The last of the five monarchs of the House of Tudor, Elizabeth I succeeded to the throne in 1558. Despite financial strains, threats of invasion and prolonged war, her forty-five-year reign is regarded as one of the most glorious in English history. Today, some five hundred years after her death, Elizabeth’s reputation as an iconic queen remains. So how did Elizabethan art allow Queen Elizabeth I to become elevated to the image of a virgin goddess?
This blog includes an excerpt from GLORIANA: Elizabeth I and the Art of Queenship, by Siobhan Clarke and Linda Collins. In the book, Siobhan and Linda discuss how authors, musicians and artists contributed to the ‘cult of Gloriana’. Their thoroughly researched and beautifully illustrated book tells the story of Elizabethan art as a powerful device for royal magnificence and propaganda. The excerpt from the book focuses on an incredible painting and how it portrays Elizabeth. If you’d like to learn more about a portrait of the Tudor monarch as she has never been seen before, read on.
Excerpt from ‘Gloriana by Siobhan Clarke and Linda Collins
Although it is considered a portrait, there is remarkably little of Elizabeth I on view in this panel painting. The picture is principally a depiction of the gold and silver coronation robes, elaborate jewellery, high ruff, ermine fur and symbolic coronation regalia. The viewer is probably not intended to see it as a portrait, but as a representation of Elizabeth’s position as Queen of England. In other words, we are being shown the body politic rather than the body mortal. Under medieval and Tudor political theology, the body mortal is subject to all the infirmities of nature and will age and die as all humans do, but the body politic represents the ongoing role of government that will continue long after the monarch’s death.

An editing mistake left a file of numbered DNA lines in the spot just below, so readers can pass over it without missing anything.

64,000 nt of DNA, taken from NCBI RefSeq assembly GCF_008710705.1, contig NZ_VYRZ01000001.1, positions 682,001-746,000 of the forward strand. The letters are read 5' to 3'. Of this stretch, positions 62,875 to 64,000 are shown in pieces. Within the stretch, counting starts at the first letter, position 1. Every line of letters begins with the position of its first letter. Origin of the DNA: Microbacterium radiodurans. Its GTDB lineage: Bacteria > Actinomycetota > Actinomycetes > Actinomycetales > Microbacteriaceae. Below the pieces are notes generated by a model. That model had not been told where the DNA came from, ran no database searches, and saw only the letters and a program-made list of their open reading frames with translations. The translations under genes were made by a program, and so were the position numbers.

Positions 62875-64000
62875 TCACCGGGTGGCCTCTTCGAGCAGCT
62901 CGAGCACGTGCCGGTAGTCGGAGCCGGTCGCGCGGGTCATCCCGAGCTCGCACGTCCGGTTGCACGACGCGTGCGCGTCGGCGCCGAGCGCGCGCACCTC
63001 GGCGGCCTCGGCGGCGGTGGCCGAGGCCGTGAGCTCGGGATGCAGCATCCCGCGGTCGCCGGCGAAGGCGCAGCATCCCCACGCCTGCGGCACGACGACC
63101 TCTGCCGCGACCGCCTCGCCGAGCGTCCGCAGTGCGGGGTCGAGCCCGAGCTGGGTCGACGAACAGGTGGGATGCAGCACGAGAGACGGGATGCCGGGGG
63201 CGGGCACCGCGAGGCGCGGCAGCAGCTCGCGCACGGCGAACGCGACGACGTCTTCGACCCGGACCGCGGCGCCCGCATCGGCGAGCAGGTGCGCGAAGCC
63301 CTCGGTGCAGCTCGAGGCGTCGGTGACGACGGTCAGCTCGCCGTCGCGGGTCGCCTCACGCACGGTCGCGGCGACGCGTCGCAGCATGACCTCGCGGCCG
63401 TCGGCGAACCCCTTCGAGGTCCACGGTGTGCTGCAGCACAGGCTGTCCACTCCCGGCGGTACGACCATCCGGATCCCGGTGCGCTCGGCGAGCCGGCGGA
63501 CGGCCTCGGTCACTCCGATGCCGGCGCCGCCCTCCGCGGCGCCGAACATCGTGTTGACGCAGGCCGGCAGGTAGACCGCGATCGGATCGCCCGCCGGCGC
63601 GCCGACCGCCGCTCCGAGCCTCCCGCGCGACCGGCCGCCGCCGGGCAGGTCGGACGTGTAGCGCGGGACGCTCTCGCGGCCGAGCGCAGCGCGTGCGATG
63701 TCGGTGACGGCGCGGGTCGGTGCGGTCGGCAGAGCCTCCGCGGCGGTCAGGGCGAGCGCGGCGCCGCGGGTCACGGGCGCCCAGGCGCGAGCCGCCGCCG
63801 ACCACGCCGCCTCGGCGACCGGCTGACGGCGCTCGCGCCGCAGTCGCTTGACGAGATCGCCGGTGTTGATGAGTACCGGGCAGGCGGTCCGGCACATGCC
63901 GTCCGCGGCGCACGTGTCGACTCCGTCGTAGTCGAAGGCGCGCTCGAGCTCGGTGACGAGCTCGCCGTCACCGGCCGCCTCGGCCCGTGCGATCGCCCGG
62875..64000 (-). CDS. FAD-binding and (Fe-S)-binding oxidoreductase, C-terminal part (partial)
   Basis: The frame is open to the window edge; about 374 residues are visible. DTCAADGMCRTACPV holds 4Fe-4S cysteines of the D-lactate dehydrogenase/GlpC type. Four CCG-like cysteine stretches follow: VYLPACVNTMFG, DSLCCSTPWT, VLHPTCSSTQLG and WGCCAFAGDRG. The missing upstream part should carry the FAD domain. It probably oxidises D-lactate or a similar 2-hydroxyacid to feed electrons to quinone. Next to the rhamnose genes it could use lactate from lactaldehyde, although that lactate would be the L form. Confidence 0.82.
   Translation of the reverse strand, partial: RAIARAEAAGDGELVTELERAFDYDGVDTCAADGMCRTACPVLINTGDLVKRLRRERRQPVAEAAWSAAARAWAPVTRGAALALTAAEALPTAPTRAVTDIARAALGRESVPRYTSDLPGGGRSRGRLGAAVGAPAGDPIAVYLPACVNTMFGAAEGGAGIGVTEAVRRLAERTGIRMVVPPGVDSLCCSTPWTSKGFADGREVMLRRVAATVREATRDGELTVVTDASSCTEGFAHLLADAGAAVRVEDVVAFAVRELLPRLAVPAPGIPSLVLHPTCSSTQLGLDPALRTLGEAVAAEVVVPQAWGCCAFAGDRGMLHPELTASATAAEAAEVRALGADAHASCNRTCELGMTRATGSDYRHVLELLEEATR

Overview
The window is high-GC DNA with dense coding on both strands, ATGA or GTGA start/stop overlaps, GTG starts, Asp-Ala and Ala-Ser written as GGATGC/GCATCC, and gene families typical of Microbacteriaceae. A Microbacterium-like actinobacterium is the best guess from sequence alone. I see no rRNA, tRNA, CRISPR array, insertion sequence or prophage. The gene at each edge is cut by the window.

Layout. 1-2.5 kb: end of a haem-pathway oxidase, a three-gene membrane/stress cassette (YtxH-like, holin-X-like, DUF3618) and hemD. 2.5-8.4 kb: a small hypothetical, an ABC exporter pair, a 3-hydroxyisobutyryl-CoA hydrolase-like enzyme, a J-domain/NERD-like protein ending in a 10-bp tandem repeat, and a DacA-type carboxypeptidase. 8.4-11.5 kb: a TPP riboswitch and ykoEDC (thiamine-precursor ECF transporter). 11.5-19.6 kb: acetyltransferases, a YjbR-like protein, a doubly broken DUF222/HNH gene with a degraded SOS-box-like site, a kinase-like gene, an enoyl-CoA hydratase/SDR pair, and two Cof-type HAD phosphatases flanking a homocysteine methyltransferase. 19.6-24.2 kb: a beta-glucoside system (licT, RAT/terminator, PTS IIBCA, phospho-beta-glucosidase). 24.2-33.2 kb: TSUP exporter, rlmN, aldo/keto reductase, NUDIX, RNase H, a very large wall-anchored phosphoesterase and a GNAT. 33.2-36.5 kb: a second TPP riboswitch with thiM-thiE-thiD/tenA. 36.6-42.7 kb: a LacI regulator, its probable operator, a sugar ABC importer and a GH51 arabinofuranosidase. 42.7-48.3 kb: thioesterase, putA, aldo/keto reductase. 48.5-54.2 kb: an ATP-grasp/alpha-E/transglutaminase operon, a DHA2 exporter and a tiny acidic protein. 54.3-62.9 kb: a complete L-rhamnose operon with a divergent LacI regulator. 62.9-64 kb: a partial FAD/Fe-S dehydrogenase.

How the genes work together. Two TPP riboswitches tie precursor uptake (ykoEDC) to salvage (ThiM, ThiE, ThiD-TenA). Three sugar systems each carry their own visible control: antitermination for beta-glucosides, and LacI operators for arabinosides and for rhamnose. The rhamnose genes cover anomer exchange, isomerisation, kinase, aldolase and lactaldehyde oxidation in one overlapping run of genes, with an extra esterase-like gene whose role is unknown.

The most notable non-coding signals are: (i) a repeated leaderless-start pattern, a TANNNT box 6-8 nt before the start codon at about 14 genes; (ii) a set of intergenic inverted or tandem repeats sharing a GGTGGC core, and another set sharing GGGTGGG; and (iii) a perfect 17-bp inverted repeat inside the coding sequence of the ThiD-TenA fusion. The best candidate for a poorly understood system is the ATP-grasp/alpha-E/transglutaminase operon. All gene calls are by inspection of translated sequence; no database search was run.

The gold-edged ruff rises magnificently to Elizabeth’s ears so that only her face is visible. She is depicted as beautiful by sixteenth-century standards. Her hairline and eyebrows are plucked as it was believed that a high hairline made the face look slimmer and longer. Her flowing golden-red hair is loose and in the style of a young virgin, which was traditional for the coronation of a queen. When Elizabeth’s mother, Anne Boleyn, was crowned consort in 1533, it was noted that her hair was long enough for her to sit on. The only other visible parts of Elizabeth’s body in this portrait are her hands, which are white and bedecked with gold rings set with precious stones.
But it is the spectacular gold coronation robes that dominate the painting. First worn by Elizabeth’s half-sister Mary for her coronation in 1553, they were placed in store until Elizabeth’s coronation at Westminster Abbey in January 1559. Elizabeth was not fond of her older sister, who at one time placed her in fear of her life, so the choice to wear her sister’s coronation robes might seem surprising.
The re-using of royal garments was common for reasons of tradition and economy – but these were clothes of special significance to Mary and for Elizabeth to wear them at her own coronation was perhaps symbolic. It allowed her to exorcise her sister’s ghost and to finally triumph over her regal predecessor. This psychology has a precedent in the Protestant reformers in England, who would re-use Catholic altar clothes and vestments and turn them into domestic furnishings, rather than disposing of them altogether. It was a way of reversing their mysticism and neutralising their power.